Bear Stearns and Boy Scouts
Arrests damage industry's already beleaguered reputation.
A Scout is trustworthy, loyal, helpful, friendly, courteous, kind, obedient, cheerful, thrifty, brave, clean and reverent.
On June 12, 2008, four Boy Scouts were killed when a tornado ripped apart western Iowa. It was such a sad story I think a lot of people put it out of their minds.
The news took me back to my brief period as a Cub Scout. I know for many Scouting may seem corny these days, but living by their standards would make us all better people. Of course, these days it's almost a badge of honor to say: "I'm no Boy Scout."
Of course you're not. That said, I'm no Boy Scout, either, but I say that with a tinge of sadness.
I was also reminded of that tragedy yesterday when the headlines were dominated by reports of mass arrest among would be professionals in the investment and real estate industries. At a time when the masses have lost faith in the financial system, this wave of news comes along. The reality is people haven't forgotten about the headline-grabbing malfeasance that sent Bernie Ebbers and so many other high-profile folks to the slammer.
Two Bear Stearns Hedge Fund Managers Arrested
Matthew Tannin and Ralph Cioffi, former managers of Enhanced Leverage Fund (a Bear Stearns hedge fund) were arrested at their respective homes and charged with a litany of crimes including:
- Expressing false confidence.
- Encouraging investors to add money to the fund while they knew it was failing (Cioffi redeemed $2.0 million of his own personal funds).
- Dissuading investors from redeeming their funds.
The bottom line is the government is charging the pair deliberately misled their own investors and institutional counterparties. The alleged crimes don't directly involve mortgage borrowers but instead other professionals or seasoned investors that typically qualify for investing in hedge funds.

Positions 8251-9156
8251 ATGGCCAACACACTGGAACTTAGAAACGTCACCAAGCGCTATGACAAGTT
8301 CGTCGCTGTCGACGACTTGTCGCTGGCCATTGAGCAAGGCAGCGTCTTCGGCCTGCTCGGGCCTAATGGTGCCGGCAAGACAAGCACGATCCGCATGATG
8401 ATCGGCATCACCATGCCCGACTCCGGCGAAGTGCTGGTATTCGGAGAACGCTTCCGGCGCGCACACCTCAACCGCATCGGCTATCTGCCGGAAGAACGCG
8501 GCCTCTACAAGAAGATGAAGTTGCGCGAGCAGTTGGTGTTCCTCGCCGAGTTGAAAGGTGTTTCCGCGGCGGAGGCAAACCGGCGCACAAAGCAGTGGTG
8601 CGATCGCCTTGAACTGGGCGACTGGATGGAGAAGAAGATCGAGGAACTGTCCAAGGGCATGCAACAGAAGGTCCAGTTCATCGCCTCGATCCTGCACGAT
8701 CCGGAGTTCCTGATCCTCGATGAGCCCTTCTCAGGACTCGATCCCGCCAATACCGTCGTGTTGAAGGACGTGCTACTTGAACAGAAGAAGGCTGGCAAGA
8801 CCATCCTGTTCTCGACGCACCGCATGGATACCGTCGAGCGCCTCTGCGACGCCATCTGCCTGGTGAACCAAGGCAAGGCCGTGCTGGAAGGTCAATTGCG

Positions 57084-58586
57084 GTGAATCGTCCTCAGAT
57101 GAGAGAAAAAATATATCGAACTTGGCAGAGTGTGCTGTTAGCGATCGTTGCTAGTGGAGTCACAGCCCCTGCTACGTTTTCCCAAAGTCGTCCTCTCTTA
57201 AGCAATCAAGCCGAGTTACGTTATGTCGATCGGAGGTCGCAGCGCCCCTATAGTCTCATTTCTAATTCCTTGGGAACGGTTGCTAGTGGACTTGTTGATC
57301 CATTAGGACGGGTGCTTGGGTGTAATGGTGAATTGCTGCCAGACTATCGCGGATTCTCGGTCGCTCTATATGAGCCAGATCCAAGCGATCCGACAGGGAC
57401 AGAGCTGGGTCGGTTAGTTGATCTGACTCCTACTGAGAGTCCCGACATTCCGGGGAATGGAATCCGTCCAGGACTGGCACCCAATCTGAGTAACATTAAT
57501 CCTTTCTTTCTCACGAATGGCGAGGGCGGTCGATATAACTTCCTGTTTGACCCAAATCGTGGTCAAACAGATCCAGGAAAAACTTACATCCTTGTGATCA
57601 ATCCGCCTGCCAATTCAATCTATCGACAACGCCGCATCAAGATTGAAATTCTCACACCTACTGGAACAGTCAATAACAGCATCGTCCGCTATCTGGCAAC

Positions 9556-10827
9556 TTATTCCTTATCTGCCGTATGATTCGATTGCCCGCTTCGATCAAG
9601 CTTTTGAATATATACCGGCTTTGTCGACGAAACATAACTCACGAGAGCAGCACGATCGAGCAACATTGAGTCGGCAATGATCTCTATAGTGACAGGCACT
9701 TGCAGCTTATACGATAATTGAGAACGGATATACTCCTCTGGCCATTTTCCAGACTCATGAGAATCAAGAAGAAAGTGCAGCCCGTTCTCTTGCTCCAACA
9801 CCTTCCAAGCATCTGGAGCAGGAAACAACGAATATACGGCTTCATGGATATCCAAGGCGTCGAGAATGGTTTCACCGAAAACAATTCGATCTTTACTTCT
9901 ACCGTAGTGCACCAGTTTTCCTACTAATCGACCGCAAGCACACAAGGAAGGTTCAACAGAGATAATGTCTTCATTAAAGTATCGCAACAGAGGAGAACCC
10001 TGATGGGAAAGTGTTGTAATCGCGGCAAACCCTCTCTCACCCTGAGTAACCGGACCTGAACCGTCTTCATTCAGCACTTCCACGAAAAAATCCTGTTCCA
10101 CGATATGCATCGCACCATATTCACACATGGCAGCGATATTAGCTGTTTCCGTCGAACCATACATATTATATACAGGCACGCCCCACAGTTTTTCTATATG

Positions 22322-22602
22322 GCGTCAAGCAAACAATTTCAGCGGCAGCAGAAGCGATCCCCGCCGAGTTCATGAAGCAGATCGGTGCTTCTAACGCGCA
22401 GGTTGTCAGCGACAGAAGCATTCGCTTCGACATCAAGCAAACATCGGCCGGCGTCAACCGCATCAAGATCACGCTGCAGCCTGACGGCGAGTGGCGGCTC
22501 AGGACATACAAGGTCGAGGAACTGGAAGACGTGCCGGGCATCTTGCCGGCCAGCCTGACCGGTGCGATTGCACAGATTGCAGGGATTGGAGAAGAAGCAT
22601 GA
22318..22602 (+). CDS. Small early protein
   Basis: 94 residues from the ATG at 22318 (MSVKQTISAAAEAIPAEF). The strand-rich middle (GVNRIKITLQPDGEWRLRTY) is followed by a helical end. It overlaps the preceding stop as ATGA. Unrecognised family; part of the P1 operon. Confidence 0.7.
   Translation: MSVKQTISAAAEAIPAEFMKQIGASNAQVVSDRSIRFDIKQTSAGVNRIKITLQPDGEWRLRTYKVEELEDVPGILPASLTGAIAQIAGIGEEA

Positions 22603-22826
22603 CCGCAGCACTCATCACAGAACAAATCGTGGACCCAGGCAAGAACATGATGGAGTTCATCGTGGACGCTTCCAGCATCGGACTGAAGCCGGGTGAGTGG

Although there have been rumblings about the shenanigans at the fund and possible illegal activity, I'm not sure any one expected the Feds to go to the homes of the fund managers and arrest them for all to see.
300 Arrested in $1.0 Billion Real Estate Sting
The big news story of yesterday was the revelation that hundreds have been arrested since March with more than four dozen coming in the last two days in connection to real estate fraud by industry borrowers, loan originators and real estate agents.
The net was large and wide scooping up people from Chicago to Maryland, to Miami to Atlanta. Apparently, victims of these schemes lost more than $1.0 billion.
If those arrested are guilty they should pay. There's no doubt about that and the reality is there were a lot of guilty folks in the industry.
The sad thing is 300 is a large number but it's a fraction is a fraction of those that work in the industry whose name was already mud. I don't think newspapers should shy away from their typical sensationalism with this news because it's warranted. The much bigger story of honest folks that did their jobs and maybe made mistakes (in trying to help another person achieve the American dream of home ownership) will probably never be published, however.
Is there another Bear Stearns out there?
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